Pro Secrets - Nailing Narrow Trails With Robbie Jenks - Dirt Rider Magazine

Riding narrow trails can be daunting, since they're usually confining for a reason: There's not enough room for something wider due to a quirk in the topography. The trail might be on the razor-edge top of a ridge, it could be a goat path on the side of a mountain, or there might be more treacherous obstacles next to it.That last example is the case here, a narrow trail leading out of a gully that was tricky enough, but a bunch of rocks next to the trail threatened to rip your feet off the pegs-if those rocks didn't first lure you into them due to target fixation.Of course, when Red Bull KTM's Robbie Jenks came upon the section, he blazed through without drama-a perfect display of the skills that earned him the 2006 AMA National Hare Scrambles Championship. When we cornered him later, he was perfectly willing to share his secrets.

This is what the section looks like as Jenks rounds a turn in the deep gully. The exit trail isn't all that technical, but the rocks next to it tend to draw your eyes toward them, and that can result in your riding right into them-not where you want to go.
Coming up to the section plays a crucial part to setting you up properly for it. "You want to keep your body centered-you don't want to be too far forward or too far back," Jenks begins. Looking ahead helps inform you of what's coming up. "Normally you'd want to stand, but being that it's so tight-there's a little S-turn before it-it almost forces you to sit. This is due to the fact that you have to be ready to get your feet out of the way because your pegs are hitting the sides of the trail. Normally, yes, you'd want to stand up as much as possible through here. It's so deep through there, it almost takes your feet off."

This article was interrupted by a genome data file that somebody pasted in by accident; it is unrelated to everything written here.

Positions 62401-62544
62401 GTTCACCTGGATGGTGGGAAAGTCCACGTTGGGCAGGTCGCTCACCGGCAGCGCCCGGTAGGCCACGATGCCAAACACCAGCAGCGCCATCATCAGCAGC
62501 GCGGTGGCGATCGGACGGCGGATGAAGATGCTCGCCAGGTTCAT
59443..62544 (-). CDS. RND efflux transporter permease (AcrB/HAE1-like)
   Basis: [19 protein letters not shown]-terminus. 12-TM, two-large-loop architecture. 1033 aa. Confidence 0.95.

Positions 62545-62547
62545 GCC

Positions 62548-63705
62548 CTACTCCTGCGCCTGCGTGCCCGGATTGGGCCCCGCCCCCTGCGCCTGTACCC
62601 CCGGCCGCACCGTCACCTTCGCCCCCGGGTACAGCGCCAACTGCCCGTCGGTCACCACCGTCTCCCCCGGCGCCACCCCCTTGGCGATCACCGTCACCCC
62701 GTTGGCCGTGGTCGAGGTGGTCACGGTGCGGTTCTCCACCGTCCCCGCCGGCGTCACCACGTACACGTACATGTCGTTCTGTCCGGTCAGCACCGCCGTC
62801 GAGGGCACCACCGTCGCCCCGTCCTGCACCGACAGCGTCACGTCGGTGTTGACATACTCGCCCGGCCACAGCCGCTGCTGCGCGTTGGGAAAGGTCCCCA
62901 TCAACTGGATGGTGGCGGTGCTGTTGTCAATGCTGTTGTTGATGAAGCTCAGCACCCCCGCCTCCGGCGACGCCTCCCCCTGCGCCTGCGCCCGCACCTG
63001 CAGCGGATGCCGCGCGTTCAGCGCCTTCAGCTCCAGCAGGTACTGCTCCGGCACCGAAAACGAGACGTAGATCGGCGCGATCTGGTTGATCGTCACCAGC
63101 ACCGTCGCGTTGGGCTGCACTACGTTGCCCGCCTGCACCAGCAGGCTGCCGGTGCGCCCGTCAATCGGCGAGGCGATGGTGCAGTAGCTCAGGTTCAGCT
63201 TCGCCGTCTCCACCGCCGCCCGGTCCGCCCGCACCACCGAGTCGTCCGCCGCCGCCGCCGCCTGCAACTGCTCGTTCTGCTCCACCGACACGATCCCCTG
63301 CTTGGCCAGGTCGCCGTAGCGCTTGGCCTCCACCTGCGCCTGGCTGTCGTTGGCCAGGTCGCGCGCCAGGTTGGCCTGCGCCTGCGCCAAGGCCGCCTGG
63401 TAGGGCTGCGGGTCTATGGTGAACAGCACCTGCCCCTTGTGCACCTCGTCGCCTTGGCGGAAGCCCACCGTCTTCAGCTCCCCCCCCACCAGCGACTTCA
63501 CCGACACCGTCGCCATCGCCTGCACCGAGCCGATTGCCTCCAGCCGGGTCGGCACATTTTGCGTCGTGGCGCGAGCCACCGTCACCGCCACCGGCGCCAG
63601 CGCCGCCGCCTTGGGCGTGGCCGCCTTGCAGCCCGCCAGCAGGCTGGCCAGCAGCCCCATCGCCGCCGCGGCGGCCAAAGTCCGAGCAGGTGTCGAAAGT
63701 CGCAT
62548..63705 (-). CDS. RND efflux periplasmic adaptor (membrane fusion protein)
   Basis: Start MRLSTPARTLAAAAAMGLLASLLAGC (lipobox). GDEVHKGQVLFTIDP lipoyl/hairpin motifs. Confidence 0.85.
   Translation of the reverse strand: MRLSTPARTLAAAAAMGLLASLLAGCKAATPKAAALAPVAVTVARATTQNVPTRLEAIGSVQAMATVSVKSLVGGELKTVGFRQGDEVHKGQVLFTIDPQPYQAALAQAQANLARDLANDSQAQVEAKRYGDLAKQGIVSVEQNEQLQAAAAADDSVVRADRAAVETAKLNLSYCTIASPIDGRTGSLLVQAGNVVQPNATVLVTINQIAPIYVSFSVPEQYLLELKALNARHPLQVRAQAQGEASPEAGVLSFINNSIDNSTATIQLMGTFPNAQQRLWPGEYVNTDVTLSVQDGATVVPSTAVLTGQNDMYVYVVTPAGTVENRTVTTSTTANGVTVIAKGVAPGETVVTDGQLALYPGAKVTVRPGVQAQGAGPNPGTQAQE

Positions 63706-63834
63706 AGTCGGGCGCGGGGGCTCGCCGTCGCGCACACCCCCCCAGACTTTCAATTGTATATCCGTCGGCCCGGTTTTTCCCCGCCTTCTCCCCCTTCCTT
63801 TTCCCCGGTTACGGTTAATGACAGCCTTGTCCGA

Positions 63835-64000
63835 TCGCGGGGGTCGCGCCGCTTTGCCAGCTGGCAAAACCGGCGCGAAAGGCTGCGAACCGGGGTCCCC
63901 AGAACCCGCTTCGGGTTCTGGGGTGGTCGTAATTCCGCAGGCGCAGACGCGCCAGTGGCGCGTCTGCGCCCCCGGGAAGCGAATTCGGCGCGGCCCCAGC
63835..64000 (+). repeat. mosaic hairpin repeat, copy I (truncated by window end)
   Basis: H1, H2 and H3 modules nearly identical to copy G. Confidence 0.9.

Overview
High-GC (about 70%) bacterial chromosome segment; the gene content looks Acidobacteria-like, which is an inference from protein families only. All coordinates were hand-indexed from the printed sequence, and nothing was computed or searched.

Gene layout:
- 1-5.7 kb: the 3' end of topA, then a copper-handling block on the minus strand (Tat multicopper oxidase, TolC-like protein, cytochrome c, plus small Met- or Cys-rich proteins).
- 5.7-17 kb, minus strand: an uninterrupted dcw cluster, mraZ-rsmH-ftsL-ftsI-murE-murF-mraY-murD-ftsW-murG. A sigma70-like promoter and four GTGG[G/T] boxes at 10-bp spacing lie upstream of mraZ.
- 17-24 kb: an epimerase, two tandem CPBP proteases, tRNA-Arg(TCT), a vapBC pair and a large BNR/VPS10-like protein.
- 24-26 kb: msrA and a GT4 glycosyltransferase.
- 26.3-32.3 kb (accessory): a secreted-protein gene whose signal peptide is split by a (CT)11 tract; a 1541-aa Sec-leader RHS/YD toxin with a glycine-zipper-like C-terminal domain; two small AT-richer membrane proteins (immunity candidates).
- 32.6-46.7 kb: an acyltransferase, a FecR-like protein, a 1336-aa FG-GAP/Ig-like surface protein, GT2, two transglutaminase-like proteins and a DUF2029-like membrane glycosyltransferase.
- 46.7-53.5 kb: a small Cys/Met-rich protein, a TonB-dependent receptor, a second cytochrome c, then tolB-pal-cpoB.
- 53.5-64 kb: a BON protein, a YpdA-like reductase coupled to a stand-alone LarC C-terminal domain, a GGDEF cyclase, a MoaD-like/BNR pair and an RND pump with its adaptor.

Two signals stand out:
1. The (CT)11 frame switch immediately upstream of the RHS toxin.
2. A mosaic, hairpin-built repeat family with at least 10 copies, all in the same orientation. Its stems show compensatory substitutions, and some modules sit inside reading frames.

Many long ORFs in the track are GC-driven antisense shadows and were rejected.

"Try to keep your feet on the pegs for balance," he advises. Jenks keeps a finger on both the clutch and front brake lever in case he has to adjust his speed or gets out of shape. "Be in a low gear so you know you'll have plenty of power; you're not going to have to clutch it too much because you want to try to be smooth when you accelerate up over the rocks. If you start spinning on those, it's just going to cause trouble," he warns.
Nonetheless, there are times when you won't be able to keep your feet on the pegs. "It's hard in here because your feet are hitting the sides," Jenks concedes, "but if you have to, put one down-just try not to put both down." This is the best way to dab: Put your foot on top of the rock and then use it to help push off, similar to how a trials rider uses a dab to his advantage if he has to touch.